Uncovering New Paths to Sustainability
November 16, 2017
As Michelle Nowlin puts it, agriculture has to be part of the conversation around climate change. Nowlin, a clinical professor at Duke Law School and supervising attorney at its Environmental Law and Policy Clinic, led a Bass Connections project team that is amplifying the discussion around agriculture’s effects on global health and the environment.
Her students examined animal husbandry in countries like China, Brazil and the Netherlands, and did field research on North Carolina farms. By studying policy abroad and practice at home, they hope to enact U.S. policy change that results in more sustainable animal waste management and healthier meat production processes.
Confronting this out in the field — in its totality — allowed us to have a shared experience, identify solutions and create meaningful impact.
The Bass Connections initiative, which raised $91.4 million during Duke Forward, has created opportunities for students like Nowlin’s to partner with new communities for positive global change.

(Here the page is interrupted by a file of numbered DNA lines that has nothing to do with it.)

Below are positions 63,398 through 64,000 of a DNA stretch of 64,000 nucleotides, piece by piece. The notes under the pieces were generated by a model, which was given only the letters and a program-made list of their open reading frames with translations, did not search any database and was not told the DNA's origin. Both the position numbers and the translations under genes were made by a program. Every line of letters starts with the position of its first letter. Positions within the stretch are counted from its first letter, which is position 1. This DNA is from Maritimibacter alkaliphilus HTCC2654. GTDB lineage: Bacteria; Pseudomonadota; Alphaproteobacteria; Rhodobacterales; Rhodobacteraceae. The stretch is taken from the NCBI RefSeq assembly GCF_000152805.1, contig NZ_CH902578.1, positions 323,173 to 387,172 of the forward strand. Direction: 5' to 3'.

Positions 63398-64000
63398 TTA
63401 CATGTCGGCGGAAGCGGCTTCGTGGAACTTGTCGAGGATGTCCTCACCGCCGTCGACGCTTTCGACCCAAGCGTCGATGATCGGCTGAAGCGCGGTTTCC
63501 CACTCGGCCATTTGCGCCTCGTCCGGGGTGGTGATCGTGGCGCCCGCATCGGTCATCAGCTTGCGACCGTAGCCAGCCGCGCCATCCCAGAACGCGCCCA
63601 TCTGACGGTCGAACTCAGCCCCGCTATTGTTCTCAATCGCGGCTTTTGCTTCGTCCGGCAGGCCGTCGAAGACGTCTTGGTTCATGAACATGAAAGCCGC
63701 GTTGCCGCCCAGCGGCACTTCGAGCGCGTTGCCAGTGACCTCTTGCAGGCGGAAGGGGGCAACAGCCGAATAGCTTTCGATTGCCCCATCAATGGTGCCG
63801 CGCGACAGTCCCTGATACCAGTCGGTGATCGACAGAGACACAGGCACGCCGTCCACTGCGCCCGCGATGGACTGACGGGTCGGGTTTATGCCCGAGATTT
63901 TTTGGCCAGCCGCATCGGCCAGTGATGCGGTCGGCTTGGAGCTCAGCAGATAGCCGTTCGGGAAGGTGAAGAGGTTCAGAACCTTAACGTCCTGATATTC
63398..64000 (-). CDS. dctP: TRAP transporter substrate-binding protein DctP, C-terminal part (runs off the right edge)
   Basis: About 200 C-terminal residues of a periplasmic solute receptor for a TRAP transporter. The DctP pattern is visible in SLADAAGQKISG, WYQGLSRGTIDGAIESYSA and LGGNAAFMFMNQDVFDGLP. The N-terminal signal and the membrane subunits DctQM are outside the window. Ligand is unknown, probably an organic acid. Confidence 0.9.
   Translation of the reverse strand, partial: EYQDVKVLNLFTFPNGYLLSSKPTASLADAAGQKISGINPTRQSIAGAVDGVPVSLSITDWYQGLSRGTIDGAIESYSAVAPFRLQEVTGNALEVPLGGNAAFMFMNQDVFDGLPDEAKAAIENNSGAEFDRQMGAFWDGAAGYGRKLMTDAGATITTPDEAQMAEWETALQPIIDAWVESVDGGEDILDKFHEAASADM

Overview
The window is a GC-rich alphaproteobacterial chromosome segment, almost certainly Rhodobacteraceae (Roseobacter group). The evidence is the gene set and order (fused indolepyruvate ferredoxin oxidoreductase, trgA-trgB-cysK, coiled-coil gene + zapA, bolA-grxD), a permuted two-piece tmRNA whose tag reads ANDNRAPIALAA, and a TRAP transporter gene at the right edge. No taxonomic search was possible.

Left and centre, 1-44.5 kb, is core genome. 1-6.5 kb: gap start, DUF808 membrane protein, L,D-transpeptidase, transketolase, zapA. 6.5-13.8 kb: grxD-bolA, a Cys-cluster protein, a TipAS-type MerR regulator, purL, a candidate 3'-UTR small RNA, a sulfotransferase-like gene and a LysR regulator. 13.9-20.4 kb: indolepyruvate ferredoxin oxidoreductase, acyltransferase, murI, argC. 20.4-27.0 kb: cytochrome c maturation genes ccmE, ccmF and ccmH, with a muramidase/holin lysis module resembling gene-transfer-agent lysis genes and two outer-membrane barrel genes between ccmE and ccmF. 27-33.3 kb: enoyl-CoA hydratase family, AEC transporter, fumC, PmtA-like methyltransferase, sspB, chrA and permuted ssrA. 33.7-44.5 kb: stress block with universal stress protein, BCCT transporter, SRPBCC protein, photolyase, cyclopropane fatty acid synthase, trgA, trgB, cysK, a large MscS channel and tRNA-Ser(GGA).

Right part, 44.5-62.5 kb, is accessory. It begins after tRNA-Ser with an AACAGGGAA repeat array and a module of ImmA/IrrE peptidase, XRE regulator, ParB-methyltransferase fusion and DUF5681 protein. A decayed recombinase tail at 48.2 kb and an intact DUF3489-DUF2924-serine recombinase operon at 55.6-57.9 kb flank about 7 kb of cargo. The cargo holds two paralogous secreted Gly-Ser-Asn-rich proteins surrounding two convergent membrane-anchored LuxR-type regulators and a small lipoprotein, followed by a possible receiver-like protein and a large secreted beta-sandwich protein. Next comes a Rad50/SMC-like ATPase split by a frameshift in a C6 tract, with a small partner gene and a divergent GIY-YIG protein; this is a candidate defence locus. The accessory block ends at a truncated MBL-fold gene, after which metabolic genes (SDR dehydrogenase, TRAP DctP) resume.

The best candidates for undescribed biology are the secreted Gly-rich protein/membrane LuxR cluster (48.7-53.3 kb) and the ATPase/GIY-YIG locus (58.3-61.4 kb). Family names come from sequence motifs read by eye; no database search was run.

“These students are morally courageous. They were not just looking at PowerPoint slides or images on Google Earth,” says Nowlin. “Confronting this out in the field — in its totality — allowed us to have a shared experience, identify solutions and create meaningful impact.”
By Kyle Simmons; originally published in Duke Forward insert, Fall 2017 issue of Duke Magazine
- Explore the team’s new website, Animal Waste: Challenges Worth Solving.
- Read team member John Benhart’s insights into his Bass Connections experience.
- Save the date for the Bass Connections Fair on January 24.
Photos: Michelle Nowlin and students at the Bass Connections Showcase; team members visiting a farm